Except, you know what? The Nickelodeon cartoon not only looks great, it has great writing, too. It's my one major beef with Avatar. There is no reason why this movie shouldn't have a better script. In all the time it took to develop the computer programs and build the digital models for the movie, James Cameron could have pulled in someone with real chops to help him punch up his screenplay. The structure is there, including nearly imperceptible set-ups and payoffs that make the first-act wanderings actually have some meaning in the third. It's just missing believable dialogue and deeper characters. For all the time spent making the Na'vi look real, they could have spared some time for them to actually be real, too. Avatar is wicked cool, but it would be so much cooler if I didn't feel like I had to apologize for its faults even as I am praising its achievements. (Don't even get me started on James Horner's score. Hell, from the sound of all the recycling he's done, it sounds like he barely got started himself.)
I hope Avatar does well, I really do. James Cameron has done an adventurous, crazy thing here, and I hate to see hacks like Michael Bay get huge box office for their anti-cinema when there is someone like Cameron going out and making his gonzo visions into something tangible. I mean, even if Avatar isn't all that original, at least it is intelligible and never insulting. I was never bored for long, and even when I was, I was still in awe of what I was seeing. There's a lot of bang for the buck, and really, Avatar is a movie you have to see on the big screen, in 3-D, volume cranked to the max. You'll really be sorry one day if you don't, listening to the rest of us brag about how we were there, we were a part of it, and you wussed out and waited for DVD.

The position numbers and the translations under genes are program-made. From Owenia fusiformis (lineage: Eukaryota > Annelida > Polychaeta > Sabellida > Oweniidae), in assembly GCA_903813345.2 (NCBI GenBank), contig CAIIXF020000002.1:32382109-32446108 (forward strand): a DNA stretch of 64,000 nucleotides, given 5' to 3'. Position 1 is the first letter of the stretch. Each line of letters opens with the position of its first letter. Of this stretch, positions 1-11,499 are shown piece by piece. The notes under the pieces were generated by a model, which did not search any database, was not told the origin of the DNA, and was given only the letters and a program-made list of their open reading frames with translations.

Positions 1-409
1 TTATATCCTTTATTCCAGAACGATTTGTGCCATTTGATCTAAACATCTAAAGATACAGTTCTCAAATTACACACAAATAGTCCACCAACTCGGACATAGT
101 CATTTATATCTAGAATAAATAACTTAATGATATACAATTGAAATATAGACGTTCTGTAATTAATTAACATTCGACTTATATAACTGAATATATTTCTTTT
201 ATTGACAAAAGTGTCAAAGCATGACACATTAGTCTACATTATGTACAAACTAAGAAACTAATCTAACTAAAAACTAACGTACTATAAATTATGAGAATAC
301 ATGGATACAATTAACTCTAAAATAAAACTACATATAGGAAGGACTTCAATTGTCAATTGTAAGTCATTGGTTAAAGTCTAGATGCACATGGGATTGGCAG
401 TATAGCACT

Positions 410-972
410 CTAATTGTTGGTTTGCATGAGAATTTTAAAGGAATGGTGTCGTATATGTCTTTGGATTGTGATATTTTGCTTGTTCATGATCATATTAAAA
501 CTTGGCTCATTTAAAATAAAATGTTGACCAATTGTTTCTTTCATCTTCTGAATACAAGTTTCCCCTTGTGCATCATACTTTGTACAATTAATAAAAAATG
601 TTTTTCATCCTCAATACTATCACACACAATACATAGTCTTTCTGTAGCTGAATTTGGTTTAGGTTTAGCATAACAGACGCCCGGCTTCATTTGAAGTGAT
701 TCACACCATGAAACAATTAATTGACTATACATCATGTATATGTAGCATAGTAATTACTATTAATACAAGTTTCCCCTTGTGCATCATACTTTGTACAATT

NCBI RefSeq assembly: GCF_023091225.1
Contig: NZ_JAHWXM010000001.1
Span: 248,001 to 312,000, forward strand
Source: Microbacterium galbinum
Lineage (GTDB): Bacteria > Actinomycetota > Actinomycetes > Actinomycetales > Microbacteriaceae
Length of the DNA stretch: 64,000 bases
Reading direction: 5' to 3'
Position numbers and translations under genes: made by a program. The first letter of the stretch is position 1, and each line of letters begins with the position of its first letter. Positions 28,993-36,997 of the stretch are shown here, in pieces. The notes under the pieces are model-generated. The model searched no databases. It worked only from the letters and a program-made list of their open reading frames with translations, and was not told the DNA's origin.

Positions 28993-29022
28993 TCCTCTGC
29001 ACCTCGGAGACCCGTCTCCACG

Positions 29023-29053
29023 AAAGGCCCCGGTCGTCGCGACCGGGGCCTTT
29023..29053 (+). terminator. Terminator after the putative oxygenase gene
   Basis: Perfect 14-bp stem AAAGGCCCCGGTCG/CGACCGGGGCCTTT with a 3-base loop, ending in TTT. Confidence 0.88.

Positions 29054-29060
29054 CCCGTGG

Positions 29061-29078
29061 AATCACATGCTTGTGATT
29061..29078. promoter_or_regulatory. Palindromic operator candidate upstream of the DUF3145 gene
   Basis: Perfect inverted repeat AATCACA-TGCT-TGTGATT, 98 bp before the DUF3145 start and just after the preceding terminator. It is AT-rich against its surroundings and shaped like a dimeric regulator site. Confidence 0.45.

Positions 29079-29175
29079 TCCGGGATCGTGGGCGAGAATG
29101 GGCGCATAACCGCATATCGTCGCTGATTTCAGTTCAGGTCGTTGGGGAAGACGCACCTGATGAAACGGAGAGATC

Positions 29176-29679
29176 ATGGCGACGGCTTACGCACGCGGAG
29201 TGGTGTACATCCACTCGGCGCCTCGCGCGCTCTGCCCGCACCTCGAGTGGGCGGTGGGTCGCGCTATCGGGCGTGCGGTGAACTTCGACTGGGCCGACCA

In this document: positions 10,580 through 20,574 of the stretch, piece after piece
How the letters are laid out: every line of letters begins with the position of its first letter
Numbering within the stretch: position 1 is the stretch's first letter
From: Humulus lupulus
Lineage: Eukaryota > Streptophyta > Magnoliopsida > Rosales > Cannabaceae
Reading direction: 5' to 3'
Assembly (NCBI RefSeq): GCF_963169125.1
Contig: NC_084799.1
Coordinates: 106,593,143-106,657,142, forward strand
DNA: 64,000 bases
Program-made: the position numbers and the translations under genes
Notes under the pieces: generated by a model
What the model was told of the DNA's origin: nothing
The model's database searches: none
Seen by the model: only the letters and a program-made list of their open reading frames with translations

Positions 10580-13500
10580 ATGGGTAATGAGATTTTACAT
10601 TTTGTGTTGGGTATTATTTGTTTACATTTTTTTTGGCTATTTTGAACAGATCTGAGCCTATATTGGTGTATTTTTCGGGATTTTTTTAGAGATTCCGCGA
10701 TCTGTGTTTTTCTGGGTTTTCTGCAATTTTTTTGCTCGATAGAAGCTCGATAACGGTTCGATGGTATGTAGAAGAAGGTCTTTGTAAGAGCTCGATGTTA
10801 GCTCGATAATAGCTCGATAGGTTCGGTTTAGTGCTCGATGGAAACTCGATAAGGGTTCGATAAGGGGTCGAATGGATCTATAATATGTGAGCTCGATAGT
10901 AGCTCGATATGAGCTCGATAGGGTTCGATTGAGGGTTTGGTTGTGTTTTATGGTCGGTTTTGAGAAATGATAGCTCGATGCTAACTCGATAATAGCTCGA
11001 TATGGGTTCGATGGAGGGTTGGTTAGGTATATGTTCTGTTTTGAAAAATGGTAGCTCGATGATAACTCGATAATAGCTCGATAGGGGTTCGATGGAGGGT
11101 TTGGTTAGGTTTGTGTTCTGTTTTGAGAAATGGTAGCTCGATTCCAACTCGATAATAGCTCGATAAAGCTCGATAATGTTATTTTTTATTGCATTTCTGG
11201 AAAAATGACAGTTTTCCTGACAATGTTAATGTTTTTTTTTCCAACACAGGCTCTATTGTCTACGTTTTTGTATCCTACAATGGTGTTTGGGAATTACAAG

Jamie S. Rich is a novelist and comic book writer. He is best known for his collaborations with Joelle Jones, including the hardboiled crime comic book You Have Killed Me, the challenging romance 12 Reasons Why I Love Her, and the 2007 prose novel Have You Seen the Horizon Lately?, for which Jones did the cover. All three were published by Oni Press. His most recent projects include the futuristic romance A Boy and a Girl with Natalie Nourigat; Archer Coe and the Thousand Natural Shocks, a loopy crime tale drawn by Dan Christensen; and the horror miniseries Madame Frankenstein, a collaboration with Megan Levens. Follow Rich's blog at Confessions123.com.